Guide to Drinking Levels
Excessive alcohol consumption is a component cause of more than 200 disease and injury conditions, including alcohol use disorder, liver cirrhosis, cancer, and physical injury.
The World Health Organization estimates that more than 3 million deaths, or 6% of all deaths worldwide, can be attributed to alcohol.
WHEN TALKING ALCOHOL CONSUMPTION, HOW IS A SINGLE DRINK DEFINED?
WHAT IS A SAFE AMOUNT OF ALCOHOL TO CONSUME?
No amount of alcohol consumption is safe or without risk. The U.S. government, however, defines and recommends levels of alcohol consumption that have been found to generally carry only low to moderate risk for the general population. It is never recommended that individuals who do not drink alcohol begin to drink alcohol based on these guidelines. Women should be aware that even moderate drinking may increase the risk of breast cancer.
TWO DIFFERENT DEFINITIONS FOR LOW-RISK DRINKING
There are two slightly conflicting recommendations for what are considered “low-risk” limits for alcohol consumption. One is from the National Institute of Alcohol Abuse and Alcoholism (NIAAA), and the other is from the U.S. Department of Health and Human Services Dietary Guidelines. Both of these consumption guidelines list the same weekly amounts for men and women, but differ in their daily allowance. This is somewhat confusing. As shown below, according to the NIAAA, the daily drink limit for women and men is no more than 3 and 4, and the weekly limit is no more than 7 and 14, respectively. Alternatively, according to the U.S. Department of Health and Human Services Dietary Guidelines, the daily limit for women and men is 1 and 2, respectively. These limits differ in part because the NIAAA is more concerned with alcohol use disorder, whereas the dietary guidelines may be more concerned with other aspects of harms caused by alcohol, including toxicity, which is known to cause cancer.
In general, it is recommended that people intersperse days they drink with days they don’t drink, in order to give their bodies a respite from processing alcohol.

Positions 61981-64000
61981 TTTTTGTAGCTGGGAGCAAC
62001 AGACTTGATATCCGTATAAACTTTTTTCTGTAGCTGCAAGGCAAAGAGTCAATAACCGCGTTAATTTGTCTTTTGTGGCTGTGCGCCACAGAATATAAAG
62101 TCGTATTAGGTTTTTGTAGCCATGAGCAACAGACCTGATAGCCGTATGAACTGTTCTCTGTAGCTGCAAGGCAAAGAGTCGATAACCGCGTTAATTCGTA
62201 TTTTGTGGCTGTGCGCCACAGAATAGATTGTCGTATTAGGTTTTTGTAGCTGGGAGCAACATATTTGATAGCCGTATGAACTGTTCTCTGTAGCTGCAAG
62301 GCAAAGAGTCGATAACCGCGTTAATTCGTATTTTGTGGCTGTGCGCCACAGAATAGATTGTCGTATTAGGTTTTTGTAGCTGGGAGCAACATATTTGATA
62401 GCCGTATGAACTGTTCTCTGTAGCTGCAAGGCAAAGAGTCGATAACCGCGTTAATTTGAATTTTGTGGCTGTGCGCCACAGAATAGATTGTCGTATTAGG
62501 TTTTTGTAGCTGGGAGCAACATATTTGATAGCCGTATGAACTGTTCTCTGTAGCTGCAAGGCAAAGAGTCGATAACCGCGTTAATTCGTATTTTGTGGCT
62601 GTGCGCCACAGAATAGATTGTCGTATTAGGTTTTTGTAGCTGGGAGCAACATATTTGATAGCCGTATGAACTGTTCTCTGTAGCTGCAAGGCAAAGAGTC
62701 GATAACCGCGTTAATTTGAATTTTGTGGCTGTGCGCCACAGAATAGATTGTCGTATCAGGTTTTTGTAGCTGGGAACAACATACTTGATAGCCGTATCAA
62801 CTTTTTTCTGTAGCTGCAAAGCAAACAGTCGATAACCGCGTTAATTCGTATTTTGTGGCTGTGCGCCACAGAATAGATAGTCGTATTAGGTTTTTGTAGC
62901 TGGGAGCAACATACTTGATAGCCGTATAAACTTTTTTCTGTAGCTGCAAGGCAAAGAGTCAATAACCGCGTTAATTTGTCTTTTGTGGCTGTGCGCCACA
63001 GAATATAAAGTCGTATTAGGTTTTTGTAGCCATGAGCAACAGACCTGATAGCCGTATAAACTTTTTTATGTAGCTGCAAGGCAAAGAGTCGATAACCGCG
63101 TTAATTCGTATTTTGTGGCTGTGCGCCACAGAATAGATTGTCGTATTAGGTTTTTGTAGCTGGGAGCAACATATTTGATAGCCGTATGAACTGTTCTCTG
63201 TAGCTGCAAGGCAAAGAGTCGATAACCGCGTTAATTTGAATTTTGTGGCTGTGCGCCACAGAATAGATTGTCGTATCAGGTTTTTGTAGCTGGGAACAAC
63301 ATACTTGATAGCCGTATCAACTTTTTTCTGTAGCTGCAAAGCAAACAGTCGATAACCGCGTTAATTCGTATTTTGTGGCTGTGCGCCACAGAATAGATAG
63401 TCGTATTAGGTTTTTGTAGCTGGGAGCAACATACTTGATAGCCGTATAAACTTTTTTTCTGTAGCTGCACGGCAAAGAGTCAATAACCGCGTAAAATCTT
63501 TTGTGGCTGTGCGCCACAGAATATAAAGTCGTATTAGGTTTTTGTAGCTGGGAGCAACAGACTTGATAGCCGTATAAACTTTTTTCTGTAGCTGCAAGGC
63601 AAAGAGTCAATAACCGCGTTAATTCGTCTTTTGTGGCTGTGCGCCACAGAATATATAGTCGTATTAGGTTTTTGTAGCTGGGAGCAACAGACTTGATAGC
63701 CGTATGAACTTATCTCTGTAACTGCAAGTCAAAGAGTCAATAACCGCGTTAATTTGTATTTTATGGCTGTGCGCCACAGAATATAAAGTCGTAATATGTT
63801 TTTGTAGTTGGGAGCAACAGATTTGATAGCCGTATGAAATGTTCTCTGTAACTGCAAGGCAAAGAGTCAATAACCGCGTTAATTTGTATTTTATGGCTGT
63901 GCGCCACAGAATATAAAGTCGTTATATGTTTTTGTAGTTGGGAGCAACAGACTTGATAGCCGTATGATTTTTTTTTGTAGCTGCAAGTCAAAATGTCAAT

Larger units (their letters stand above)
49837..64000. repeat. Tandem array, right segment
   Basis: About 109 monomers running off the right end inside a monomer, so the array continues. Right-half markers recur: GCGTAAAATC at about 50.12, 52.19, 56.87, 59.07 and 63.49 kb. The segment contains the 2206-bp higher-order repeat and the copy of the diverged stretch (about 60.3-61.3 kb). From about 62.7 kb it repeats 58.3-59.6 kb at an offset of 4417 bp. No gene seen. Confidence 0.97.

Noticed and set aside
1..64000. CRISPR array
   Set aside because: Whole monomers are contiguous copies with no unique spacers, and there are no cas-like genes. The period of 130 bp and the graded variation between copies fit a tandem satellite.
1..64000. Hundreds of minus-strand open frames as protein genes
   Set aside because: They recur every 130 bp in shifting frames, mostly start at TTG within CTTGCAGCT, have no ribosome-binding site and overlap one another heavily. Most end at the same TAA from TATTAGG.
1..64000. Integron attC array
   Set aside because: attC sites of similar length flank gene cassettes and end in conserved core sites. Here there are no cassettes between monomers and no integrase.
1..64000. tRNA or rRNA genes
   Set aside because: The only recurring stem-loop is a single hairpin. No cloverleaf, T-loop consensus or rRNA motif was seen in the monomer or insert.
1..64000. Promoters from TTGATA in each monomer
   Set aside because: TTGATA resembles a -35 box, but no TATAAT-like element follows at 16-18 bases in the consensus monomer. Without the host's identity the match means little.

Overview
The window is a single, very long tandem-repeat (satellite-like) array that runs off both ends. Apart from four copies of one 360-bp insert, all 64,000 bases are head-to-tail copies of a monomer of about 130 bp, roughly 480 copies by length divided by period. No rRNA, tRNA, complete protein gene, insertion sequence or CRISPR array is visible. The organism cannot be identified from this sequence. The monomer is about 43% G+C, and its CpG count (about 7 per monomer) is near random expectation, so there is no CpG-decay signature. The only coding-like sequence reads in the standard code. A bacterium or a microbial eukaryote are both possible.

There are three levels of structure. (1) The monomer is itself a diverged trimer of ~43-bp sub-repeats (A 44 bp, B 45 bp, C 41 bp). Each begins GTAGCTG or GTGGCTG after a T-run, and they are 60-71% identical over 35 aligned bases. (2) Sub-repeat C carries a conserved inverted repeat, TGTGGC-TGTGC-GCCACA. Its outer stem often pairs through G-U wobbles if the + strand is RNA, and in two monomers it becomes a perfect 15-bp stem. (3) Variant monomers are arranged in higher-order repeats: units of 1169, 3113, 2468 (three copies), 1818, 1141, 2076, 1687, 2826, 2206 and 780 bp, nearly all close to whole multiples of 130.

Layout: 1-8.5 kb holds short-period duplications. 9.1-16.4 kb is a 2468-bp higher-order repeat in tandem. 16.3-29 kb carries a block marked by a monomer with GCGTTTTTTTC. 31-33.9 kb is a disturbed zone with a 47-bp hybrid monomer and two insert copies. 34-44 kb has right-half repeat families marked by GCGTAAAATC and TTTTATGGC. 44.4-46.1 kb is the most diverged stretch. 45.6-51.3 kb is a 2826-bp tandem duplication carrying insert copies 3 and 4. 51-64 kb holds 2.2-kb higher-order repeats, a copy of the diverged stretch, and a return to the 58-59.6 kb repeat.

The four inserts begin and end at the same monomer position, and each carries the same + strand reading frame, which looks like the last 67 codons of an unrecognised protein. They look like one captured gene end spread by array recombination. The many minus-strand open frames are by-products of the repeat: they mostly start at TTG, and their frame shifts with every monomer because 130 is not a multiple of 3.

The NIAAA has defined low-risk drinking limits for developing alcohol use disorder. For women, low-risk drinking for developing an alcohol use disorder is defined as no more than 3 drinks on any single day and no more than 7 drinks per week. For men, it is defined as no more than 4 drinks on any single day and no more than 14 drinks per week.
Previous NIAAA research has found that, on average, only 2 in 100 people who drink within these limits will go on to develop an alcohol use disorder.
The U.S. Dietary Guidelines for American adults recommends that if alcohol is consumed, it should only be consumed in moderation — up to 1 drink per day for women and 2 drinks per day for men. This is not intended as an average over several days, but rather the amount consumed in any single day.
RECOMMENDATIONS FOR ABSTINENCE
There are certain cases in which it is recommended that American adults avoid alcohol completely. It is strictly advised that under no circumstances should individuals under the legal drinking age of 21 years old consume alcohol in any amount.
- Centers for Disease Control and Prevention (2018). Fact sheets – Alcohol use and your health. Fact Sheet.
- National Institute on Alcohol Abuse and Alcoholism (n.d.). Drinking levels defined. Fact Sheet.
- National Institute on Alcohol Abuse and Alcoholism (2018). Alcohol facts and statistics. Fact Sheet.
- U.S. Department of Health and Human Services & U.S. Department of Agriculture (2015). Dietary guidelines for Americans: 2015-2020 – Eighth edition. National Report.
- World Health Organization (2019). Alcohol. Fact Sheet.